The Pope approved a secret €1m operation to free a Colombian nun kidnapped in Mali, a disgraced cardinal has claimed.
Sister Gloria Cecilia Narvaez was seized by the Macina Liberation Front, an al Qaeda-linked group, in February 2017 and released last year.
Cardinal Angelo Becciu, who is one of ten defendants on trial accused of corruptionclaimed pope francis authorized the bid to free her after being told it would cost €1m (£856,000) at most and involve a ransom and setting up a “contact network”.
“He approved. I must say that every phase of that operation was approved by the Holy Father,” Becciu, 73, told a Vatican court on Thursday.
The cardinal also denied having improper relations with a 41-year-old Italian woman – nicknamed the “cardinal’s lady” by Italian media – who acted as intermediary in the operation.
Becciu said Cecilia Marogna, who is also a defendant, had put him in touch with a London-based risk and intelligence firm in 2018.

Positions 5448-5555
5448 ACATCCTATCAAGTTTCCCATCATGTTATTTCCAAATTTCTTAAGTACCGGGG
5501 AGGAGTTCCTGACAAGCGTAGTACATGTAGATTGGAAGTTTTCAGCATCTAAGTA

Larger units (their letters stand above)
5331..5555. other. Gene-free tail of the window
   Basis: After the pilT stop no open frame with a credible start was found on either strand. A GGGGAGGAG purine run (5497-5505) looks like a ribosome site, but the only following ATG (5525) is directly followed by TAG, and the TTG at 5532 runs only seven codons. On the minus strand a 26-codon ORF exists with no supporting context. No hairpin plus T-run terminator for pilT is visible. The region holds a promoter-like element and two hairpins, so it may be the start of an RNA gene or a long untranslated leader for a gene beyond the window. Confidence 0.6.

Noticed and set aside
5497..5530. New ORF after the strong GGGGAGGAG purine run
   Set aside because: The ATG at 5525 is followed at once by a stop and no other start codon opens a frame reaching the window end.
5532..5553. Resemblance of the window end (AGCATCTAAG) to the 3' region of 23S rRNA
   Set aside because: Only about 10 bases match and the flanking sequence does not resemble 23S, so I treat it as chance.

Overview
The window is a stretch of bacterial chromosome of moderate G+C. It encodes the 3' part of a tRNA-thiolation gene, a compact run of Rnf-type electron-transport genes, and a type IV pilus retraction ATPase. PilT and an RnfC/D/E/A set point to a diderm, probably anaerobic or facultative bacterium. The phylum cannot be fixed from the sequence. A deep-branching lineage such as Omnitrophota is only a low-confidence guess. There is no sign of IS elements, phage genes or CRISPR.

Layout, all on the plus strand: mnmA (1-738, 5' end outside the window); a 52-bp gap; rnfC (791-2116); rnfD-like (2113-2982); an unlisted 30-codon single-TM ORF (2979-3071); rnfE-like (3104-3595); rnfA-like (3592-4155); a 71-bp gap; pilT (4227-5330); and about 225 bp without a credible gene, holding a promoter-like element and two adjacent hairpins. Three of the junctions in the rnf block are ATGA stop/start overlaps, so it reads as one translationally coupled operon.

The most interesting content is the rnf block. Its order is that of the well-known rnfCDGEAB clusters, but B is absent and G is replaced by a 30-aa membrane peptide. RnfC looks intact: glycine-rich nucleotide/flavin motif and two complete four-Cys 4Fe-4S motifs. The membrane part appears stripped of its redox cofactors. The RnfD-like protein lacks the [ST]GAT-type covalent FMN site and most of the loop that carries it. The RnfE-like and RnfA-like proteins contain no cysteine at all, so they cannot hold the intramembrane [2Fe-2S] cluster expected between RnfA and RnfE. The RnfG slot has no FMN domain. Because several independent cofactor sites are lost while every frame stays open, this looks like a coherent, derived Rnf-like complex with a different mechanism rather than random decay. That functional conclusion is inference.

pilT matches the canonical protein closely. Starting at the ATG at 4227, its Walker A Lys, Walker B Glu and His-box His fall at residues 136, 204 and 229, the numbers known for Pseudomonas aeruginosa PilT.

A special account was set up and payments made to accounts specified by Marogna, he said.
The London firm made contact with the kidnappers, according to the cardinal, but he did not confirm if a ransom was eventually paid.
The deal was kept secret, even from the Vatican’s head of security, because there were fears a leak would have “endangered the lives and safety of other missionaries”, he told the court.
Becciu, the Vatican’s deputy secretary of state between 2011 and 2018, is accused of aiding embezzlement, abuse of office and inducing a witness to perjury. He denies the charges.
Pope Francis sacked Becciu as the Vatican’s saint-making chief two years ago, accusing him of nepotism in favor of his brothers – a charge he also denies.
Two months ago, he lifted the cardinal’s oath of secrecy so he could answer questions at the trial.
Marogna is charged with embezzling €575,000 from the Vatican’s secretariat of state.
Prosecutors claim she used if for personal benefit, including buying luxury goods. She also denies any wrongdoing.
The cardinal told the court his relationship with her had been “distorted, with offensive insinuations” that are “harmful to my priestly dignity.”
Most of the trial centers on the secretariat’s purchase of a London building as part of a €350m investment that went bad, ending with a €217m loss.
Two Italian brokers have been charged with extortion, while other defendants include ex-Vatican staff and officials connected with the deal. They all deny any wrongdoing.
The trial continues.